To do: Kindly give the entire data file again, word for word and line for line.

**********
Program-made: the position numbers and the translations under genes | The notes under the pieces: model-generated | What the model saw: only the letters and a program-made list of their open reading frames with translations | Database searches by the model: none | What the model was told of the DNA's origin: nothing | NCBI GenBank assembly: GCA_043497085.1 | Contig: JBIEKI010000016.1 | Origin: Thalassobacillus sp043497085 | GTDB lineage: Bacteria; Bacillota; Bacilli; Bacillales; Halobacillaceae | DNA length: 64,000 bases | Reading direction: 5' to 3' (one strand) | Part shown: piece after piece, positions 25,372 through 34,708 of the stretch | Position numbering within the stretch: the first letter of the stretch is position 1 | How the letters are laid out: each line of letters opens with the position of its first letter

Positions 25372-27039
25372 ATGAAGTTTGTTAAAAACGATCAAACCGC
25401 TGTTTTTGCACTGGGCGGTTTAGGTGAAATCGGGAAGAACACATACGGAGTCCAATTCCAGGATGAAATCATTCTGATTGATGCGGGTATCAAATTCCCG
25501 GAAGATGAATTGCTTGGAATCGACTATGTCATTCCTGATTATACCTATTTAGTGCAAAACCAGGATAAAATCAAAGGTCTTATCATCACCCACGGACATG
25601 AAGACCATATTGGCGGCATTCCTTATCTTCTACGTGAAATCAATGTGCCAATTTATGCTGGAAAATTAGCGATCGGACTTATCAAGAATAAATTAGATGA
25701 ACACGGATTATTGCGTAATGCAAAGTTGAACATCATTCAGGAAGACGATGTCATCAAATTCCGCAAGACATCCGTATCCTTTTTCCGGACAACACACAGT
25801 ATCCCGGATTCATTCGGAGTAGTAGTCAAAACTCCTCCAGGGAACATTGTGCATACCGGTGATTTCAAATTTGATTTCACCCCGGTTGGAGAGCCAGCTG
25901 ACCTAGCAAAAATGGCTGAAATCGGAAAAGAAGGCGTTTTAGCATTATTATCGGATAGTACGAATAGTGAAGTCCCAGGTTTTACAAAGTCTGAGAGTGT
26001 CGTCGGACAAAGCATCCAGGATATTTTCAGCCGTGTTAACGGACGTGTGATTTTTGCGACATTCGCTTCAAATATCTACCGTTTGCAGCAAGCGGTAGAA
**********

Program-made: the position numbers and the translations under genes | The notes under the pieces: model-generated | What the model saw: only the letters and a program-made list of their open reading frames with translations | Database searches by the model: none | What the model was told of the DNA's origin: nothing | NCBI GenBank assembly: GCA_043497085.1 | Contig: JBIEKI010000016.1 | Origin: Thalassobacillus sp043497085 | GTDB lineage: Bacteria; Bacillota; Bacilli; Bacillales; Halobacillaceae | DNA length: 64,000 bases | Reading direction: 5' to 3' (one strand) | Part shown: piece after piece, positions 25,372 through 34,708 of the stretch | Position numbering within the stretch: the first letter of the stretch is position 1 | How the letters are laid out: each line of letters opens with the position of its first letter

Positions 25372-27039
25372 ATGAAGTTTGTTAAAAACGATCAAACCGC
25401 TGTTTTTGCACTGGGCGGTTTAGGTGAAATCGGGAAGAACACATACGGAGTCCAATTCCAGGATGAAATCATTCTGATTGATGCGGGTATCAAATTCCCG
25501 GAAGATGAATTGCTTGGAATCGACTATGTCATTCCTGATTATACCTATTTAGTGCAAAACCAGGATAAAATCAAAGGTCTTATCATCACCCACGGACATG
25601 AAGACCATATTGGCGGCATTCCTTATCTTCTACGTGAAATCAATGTGCCAATTTATGCTGGAAAATTAGCGATCGGACTTATCAAGAATAAATTAGATGA
25701 ACACGGATTATTGCGTAATGCAAAGTTGAACATCATTCAGGAAGACGATGTCATCAAATTCCGCAAGACATCCGTATCCTTTTTCCGGACAACACACAGT
25801 ATCCCGGATTCATTCGGAGTAGTAGTCAAAACTCCTCCAGGGAACATTGTGCATACCGGTGATTTCAAATTTGATTTCACCCCGGTTGGAGAGCCAGCTG
25901 ACCTAGCAAAAATGGCTGAAATCGGAAAAGAAGGCGTTTTAGCATTATTATCGGATAGTACGAATAGTGAAGTCCCAGGTTTTACAAAGTCTGAGAGTGT
26001 CGTCGGACAAAGCATCCAGGATATTTTCAGCCGTGTTAACGGACGTGTGATTTTTGCGACATTCGCTTCAAATATCTACCGTTTGCAGCAAGCGGTAGAA